Film yourself using your (reasonably recent) phone. That’s all you need for a good scam these days. YT don’t send crews out for us plebs, no sir.
That statement makes absolutely no sense in anything resembling the confines of reality but ok!
As is the case with such dialog there be a pot of fools gold wait’n at the end of the rainbow fer ya!
What does that even mean?
You tell me?
We’ll let you do the research?
What ? you don’t understand what you wrote or you lifted it from another Dr Berg piece?
I completely understand what I wrote?
Let’s see if you can complete this simple task?
Well you seem to be saying that sugar burners have different insulin to keto eaters… does that about sum it up?
Our insulin changes?
Ok I’ll bite… studies? But please not a Dr Berg video
I believe the phrase is: “Show me the science.”
If you’ll forgive the interjection (meant as humor)…
But seriously, there are some differences of opinion, even among the doctors we all admire and respect. There are also variations in how some react to higher or lower levels of protein (and fat, and carbs). Some may even depend upon the metabolic health of the person and could change over time as a person (hopefully) becomes more healthy.
I’d say that while protein can be turned into sugar, in no way does that mean that ingested protein beyond the body’s requirements necessarily will be.
Isn’t that what we’re debating? What happens to excess protein?
I think you’re saying that it’s hard if not impossible to get to that point??
LeeAnn, I think it’s easy to get to “excess protein” - we can only absorb it so fast (it’s around 30 grams an hour…?) and our bodies don’t store it - we have dedicated cells for storing fats and carbs, but not for proteins.
When we really turn protein into sugar is when the body thinks it’s starving, when it has no ready source of carbohydrates nor fats, or is unable to burn fat (because of high insulin level or other problem). When we say “too much protein,” that cuts that situation out.
Protein gets digested into polypeptides and then into amino acids in the stomach and small intestine. Charley @Dipper_Actual posted links to two types of amino acids, the ones that can be converted into glucose, and the ones that can be converted into ketones. For the ones that can end up as glucose, does the body need glucose or not? Assuming that one is not truly starving, and that one has gluconeogenesis going on, as with eating very little carbohydrates, then it’s a question if the body will make more glucose from the protein. I think the answer is no, or at least “no” with a high enough frequency that the blanket statement that “too much protein turns to sugar” is indeed false.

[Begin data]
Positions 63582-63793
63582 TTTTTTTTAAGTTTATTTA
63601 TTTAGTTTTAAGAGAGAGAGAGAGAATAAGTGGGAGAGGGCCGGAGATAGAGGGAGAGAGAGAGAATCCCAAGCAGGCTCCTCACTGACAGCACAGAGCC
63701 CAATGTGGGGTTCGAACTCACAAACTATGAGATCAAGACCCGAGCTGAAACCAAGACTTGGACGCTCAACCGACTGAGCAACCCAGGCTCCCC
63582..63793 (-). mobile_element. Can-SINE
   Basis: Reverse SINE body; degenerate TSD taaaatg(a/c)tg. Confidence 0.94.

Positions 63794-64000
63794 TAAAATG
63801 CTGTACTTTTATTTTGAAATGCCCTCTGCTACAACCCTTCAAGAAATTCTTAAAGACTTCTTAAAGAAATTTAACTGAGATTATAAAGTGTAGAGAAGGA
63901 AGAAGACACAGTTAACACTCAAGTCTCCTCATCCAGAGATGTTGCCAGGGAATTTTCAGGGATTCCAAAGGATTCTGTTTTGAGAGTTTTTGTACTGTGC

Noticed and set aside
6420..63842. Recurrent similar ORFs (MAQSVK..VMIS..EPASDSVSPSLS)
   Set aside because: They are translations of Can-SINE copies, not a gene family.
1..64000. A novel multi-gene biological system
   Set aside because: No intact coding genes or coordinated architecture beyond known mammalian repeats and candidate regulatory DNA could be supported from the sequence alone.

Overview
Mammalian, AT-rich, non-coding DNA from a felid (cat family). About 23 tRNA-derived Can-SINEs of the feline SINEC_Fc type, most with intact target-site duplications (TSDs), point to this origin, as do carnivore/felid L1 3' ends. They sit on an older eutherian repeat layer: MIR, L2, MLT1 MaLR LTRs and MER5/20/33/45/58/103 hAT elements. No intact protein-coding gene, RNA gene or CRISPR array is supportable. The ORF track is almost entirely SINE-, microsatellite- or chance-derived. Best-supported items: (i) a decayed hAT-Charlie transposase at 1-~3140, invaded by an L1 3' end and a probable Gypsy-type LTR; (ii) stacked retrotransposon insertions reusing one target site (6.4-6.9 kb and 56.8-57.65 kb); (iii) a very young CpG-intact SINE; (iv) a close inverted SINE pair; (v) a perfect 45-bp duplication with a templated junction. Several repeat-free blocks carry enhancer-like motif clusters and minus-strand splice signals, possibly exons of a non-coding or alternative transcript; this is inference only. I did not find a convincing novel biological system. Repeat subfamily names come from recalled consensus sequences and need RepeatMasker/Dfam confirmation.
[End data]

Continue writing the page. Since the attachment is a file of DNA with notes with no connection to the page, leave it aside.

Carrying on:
Liver function is greatly influenced by insulin, glucagon, etc., and the amounts and ratios of those hormones vary greatly in people who are keto and/or fasting, versus those who are not. This is especially true in human response to eating protein (as per Dr. Bikman). The liver is where the glucose is going to made, or not, as far as I know.
I still think the old “protein-sparing” action of carbohydrates deal is operative for truly starving people (definitely turning protein into glucose and using it for energy) - if one is already consuming their own protein structures, then eating carbs will slow it down or stop it.
That’s far different from those who are not starving, and those who are keto, and the premise in your original post was eating ketogenically. So, I think what applies is: 𝑎 𝑛𝑢𝑚𝑏𝑒𝑟 𝑜𝑓 𝑟𝑒𝑠𝑒𝑎𝑟𝑐ℎ𝑒𝑟𝑠 𝑠ℎ𝑜𝑤𝑒𝑑 𝑡ℎ𝑎𝑡 𝑡ℎ𝑒 𝑖𝑛𝑔𝑒𝑠𝑡𝑖𝑜𝑛 𝑜𝑓 𝑝𝑟𝑜𝑡𝑒𝑖𝑛 𝑏𝑦 𝑠𝑢𝑏𝑗𝑒𝑐𝑡𝑠 𝑤𝑖𝑡ℎ 𝑎𝑛𝑑 𝑤𝑖𝑡ℎ𝑜𝑢𝑡 𝑑𝑖𝑎𝑏𝑒𝑡𝑒𝑠 𝑑𝑖𝑑 𝑛𝑜𝑡 𝑟𝑒𝑠𝑢𝑙𝑡 𝑖𝑛 𝑎𝑛 𝑖𝑛𝑐𝑟𝑒𝑎𝑠𝑒 𝑖𝑛 𝑏𝑙𝑜𝑜𝑑 𝑔𝑙𝑢𝑐𝑜𝑠𝑒 𝑙𝑒𝑣𝑒𝑙𝑠. – http://journal.diabetes.org/diabetesspectrum/00v13n3/pg132.htm
And hey - if you test your blood sugar, have you tried it with eating protein?
Protein is, in my experience, highly satiating, particularly without carbs. Just based on that, it’s difficult to eat excess protein if you’re paying attention to your satiation.
Are we saying that millions of years of evolution and our bodies did not learn how to deal with the extra protein.
So the body will say If I need it now and only now I will use it. and If I do not need it now while I may need it next week but I will toss it anyway.
I will accept such hypothesis under the condition that our bodies are not smart or need more time to evolve.
No, we’re jusy trying to figure out what our bodies DO with it? It’s like a Penn and Teller act.
sorry If I sounded inpatient.
actually very informative input from all participants
Not at all.
Impatient is: will you pick a jacket already? The meat shop closes in less than an hour.